- a quick, sharp pull, thrust, twist, throw, or the like; a sudden movement: The train started with a jerk.
- a spasmodic, usually involuntary, muscular movement, as the reflex action of pulling the hand away from a flame.
- any sudden, quick movement of the body, as in dodging something.
- Slang. a contemptibly naive, fatuous, foolish, or inconsequential person.
- (in weightlifting) the raising of a weight from shoulder height to above the head by straightening the arms.
- jerks, British Informal. physical jerks.
- a dance, deriving from the twist, in which the dancers alternately thrust out their pelvises and their shoulders.
- the jerks, paroxysms or violent spasmodic muscular movements, as resulting from excitement evoked by some religious services.
- to pull, twist, move, thrust, or throw with a quick, suddenly arrested motion: She jerked the child by the hand.
- to utter in a broken, spasmodic way.
- Informal. to prepare, dispense, and serve (sodas, ice cream, etc.) at a soda fountain.
- to give a jerk or jerks.
- to move with a quick, sharp motion; move spasmodically.
- to talk in a broken, spasmodic way.
- Informal. to work as a soda jerk.
- to dance the jerk.
- jerk off, Slang: Vulgar. to masturbate.
Origin of jerk1
- to preserve (meat, especially beef) by cutting in strips and curing by drying in the sun.
- being or containing a spicy seasoning mixture flavored with allspice, used especially in Jamaican cooking: jerk sauce.
- prepared with jerk flavorings, especially by barbecuing or grilling: jerk chicken.
Origin of jerk2
- physical conditioning exercises, as push-ups and knee bends.
Examples from the Web for jerk
You write a lot about how you were a jerk or a snob when it came to comedy or film.Patton Oswalt on Fighting Conservatives With Satire
January 6, 2015
“Either this or stay home and jerk off,” said one guy when I asked why he came tonight.The Craziest Date Night for Single Jews, Where Mistletoe Is Ditched for Shots
December 26, 2014
You cannot perform or externalize your vanity as overtly as Bieber did without again emphasizing to the world you are a jerk.Justin Bieber's Abs Cannot Save Him
September 10, 2014
If he had a bad experience working with me, I was probably a jerk.Co-Stars Who Hated Each Other: Ryan Gosling and Rachel McAdams in 'The Notebook' and More
July 4, 2014
So, you know, I think Suey Park falls pretty far on the “jerk” end of the scale.An Ode to Angry Asians: How I Learned to Stop Worrying and Love Suey Park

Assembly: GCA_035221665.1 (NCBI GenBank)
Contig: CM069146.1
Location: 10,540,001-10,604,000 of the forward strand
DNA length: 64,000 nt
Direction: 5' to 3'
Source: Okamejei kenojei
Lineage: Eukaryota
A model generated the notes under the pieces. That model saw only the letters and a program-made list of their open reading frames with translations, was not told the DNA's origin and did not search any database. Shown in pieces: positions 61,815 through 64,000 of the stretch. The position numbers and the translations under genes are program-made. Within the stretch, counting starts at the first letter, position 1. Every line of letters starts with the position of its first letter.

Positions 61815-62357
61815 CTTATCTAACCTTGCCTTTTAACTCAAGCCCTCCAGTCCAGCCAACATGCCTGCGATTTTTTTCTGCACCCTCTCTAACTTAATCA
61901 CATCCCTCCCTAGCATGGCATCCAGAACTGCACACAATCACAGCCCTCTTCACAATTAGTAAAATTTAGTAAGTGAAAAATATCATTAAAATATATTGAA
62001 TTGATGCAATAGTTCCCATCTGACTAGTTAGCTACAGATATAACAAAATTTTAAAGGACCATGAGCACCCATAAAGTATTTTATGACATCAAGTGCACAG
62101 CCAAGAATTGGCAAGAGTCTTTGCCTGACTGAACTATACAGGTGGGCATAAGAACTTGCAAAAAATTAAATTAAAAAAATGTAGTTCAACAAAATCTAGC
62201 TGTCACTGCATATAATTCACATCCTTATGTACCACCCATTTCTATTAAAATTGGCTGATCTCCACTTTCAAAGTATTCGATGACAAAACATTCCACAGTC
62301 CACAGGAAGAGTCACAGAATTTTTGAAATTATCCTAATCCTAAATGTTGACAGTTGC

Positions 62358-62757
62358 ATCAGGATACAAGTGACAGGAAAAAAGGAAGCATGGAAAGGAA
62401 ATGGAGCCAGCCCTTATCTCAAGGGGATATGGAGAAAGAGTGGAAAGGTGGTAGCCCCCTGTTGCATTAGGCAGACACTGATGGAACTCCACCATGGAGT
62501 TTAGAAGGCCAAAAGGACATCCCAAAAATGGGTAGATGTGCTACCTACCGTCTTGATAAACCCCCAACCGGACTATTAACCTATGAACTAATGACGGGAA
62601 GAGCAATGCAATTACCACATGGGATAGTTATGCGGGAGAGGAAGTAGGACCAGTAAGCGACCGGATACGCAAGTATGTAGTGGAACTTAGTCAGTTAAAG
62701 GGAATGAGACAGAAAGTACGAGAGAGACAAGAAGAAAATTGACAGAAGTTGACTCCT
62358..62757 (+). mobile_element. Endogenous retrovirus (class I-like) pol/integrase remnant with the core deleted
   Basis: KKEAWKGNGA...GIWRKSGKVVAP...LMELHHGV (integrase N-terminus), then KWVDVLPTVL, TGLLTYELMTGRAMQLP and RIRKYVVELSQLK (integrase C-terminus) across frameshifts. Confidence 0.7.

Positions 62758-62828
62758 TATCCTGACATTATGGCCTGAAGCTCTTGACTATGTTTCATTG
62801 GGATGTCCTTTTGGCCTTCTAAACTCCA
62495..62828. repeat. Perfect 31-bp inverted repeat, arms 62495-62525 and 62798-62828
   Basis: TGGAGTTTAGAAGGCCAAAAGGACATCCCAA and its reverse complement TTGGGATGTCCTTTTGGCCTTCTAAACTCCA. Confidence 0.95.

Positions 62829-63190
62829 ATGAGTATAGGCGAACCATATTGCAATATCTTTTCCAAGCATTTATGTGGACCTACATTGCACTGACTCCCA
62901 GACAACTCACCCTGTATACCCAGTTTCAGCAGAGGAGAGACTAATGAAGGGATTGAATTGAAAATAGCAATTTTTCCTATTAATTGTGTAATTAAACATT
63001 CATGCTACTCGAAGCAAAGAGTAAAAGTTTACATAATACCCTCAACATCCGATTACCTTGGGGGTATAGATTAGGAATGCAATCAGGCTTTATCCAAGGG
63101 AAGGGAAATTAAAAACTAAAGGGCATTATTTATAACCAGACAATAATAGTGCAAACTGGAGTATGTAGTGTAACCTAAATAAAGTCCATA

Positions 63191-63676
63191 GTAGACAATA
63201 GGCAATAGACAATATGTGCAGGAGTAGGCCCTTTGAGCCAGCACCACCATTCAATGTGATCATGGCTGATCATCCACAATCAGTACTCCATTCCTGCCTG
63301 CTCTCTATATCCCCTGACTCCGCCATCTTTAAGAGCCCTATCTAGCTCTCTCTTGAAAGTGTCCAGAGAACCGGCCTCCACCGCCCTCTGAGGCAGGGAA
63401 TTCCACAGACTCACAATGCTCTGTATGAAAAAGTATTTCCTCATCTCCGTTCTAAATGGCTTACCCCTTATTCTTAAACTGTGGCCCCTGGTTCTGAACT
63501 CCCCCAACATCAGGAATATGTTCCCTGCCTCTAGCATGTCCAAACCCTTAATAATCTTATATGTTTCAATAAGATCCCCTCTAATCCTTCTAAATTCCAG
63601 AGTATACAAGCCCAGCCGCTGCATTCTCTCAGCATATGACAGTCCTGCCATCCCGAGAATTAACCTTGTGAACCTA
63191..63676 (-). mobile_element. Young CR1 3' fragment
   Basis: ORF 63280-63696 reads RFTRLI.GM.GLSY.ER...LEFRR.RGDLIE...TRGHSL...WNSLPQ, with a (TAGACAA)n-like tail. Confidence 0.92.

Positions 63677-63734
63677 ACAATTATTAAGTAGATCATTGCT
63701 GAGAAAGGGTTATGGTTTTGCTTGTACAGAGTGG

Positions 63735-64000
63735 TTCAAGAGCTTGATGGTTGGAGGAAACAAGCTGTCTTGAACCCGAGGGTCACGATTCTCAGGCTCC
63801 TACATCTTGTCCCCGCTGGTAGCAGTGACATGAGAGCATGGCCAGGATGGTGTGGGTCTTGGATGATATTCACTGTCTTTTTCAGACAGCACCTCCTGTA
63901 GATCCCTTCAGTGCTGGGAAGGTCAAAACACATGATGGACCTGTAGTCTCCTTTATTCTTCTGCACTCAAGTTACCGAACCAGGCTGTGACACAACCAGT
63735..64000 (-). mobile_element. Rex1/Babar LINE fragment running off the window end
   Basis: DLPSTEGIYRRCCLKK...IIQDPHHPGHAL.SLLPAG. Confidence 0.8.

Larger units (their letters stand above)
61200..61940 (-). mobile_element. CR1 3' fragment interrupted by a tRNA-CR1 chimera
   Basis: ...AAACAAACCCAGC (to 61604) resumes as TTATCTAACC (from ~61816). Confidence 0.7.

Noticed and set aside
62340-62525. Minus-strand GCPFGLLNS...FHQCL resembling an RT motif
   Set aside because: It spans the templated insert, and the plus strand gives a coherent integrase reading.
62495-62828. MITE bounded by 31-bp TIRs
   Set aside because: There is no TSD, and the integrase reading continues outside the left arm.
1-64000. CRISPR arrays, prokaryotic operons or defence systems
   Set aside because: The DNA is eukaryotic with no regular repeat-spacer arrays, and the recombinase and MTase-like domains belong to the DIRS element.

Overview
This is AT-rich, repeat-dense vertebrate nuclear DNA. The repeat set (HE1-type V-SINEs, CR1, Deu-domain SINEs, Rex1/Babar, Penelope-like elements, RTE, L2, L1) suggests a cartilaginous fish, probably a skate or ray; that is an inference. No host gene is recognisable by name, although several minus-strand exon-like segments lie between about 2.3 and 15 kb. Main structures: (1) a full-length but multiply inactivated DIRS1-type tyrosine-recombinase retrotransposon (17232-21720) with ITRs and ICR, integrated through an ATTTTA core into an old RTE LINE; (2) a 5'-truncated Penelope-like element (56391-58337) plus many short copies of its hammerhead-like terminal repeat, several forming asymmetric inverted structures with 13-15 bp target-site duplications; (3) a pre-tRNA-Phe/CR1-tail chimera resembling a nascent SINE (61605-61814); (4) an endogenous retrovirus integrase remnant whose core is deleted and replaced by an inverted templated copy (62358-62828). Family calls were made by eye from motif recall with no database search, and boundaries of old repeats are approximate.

April 7, 2014
Suddenly she sat up with a jerk, and dashed her hand across her eyes.Grace Harlowe's Return to Overton Campus
Jessie Graham Flower
Suddenly the door is pulled open with a jerk and our enemy leaps in.
Even as he held it up for all of them to see, his limbs began to jerk and stiffen.The Trail Book
As he spoke there was a sudden soft jar and jerk, then the schooner was still.Howard Pyle's Book of Pirates
Being captain of the forecastle, I knew where to find it, and throw it loose at a jerk.Ned Myers
James Fenimore Cooper
- to move or cause to move with an irregular or spasmodic motion
- to throw, twist, pull, or push (something) abruptly or spasmodically
- (tr often foll by out) to utter (words, sounds, etc) in a spasmodic, abrupt, or breathless manner
- an abrupt or spasmodic movement
- an irregular jolting motionthe car moved with a jerk
- Also called: physical jerks (plural) British informal physical exercises
- (plural) US a slang word for chorea
- slang, mainly US and Canadian a person regarded with contempt, esp a stupid or ignorant person
- to preserve (venison, beef, etc) by cutting into thin strips and curing by drying in the sun
- Also called: jerky jerked meat, esp beef
- British informal See jerk 1 (def. 6)
Word Origin and History for jerk
"to pull," 1540s, "to lash, strike as with a whip," of uncertain origin, perhaps echoic. Related: Jerked; jerking.
"tedious and ineffectual person," 1935 (the lyric in "Big Rock Candy Mountain" apparently is "Where they hung the Turk [not jerk] that invented work"), American English carnival slang, of uncertain origin. Perhaps from jerkwater town (1878), where a steam locomotive crew had to take on boiler water from a trough or a creek because there was no water tank [Barnhart, OED]. This led 1890s to an adjectival use of jerk as "inferior, insignificant." Alternatively, or influenced by, verbal phrase jerk off "masturbate" [Rawson].
1550s, "stroke of a whip," from jerk (v.1). Sense of "sudden sharp pull or twist" first recorded 1570s. Meaning "involuntary spasmodic movement of limbs or features" first recorded 1805. As the name of a popular dance, it is attested from 1966. Sense in soda jerk attested from 1883, from the pulling motion required to work the taps.
as a method of preserving meat, 1707, American English, from American Spanish carquear, from charqui (see jerky). Related: Jerked.
- To make spasmodic motions.
- A sudden reflexive or spasmodic muscular movement.deep reflex
- jerks Involuntary convulsive twitching often resulting from excitement. Often used with the.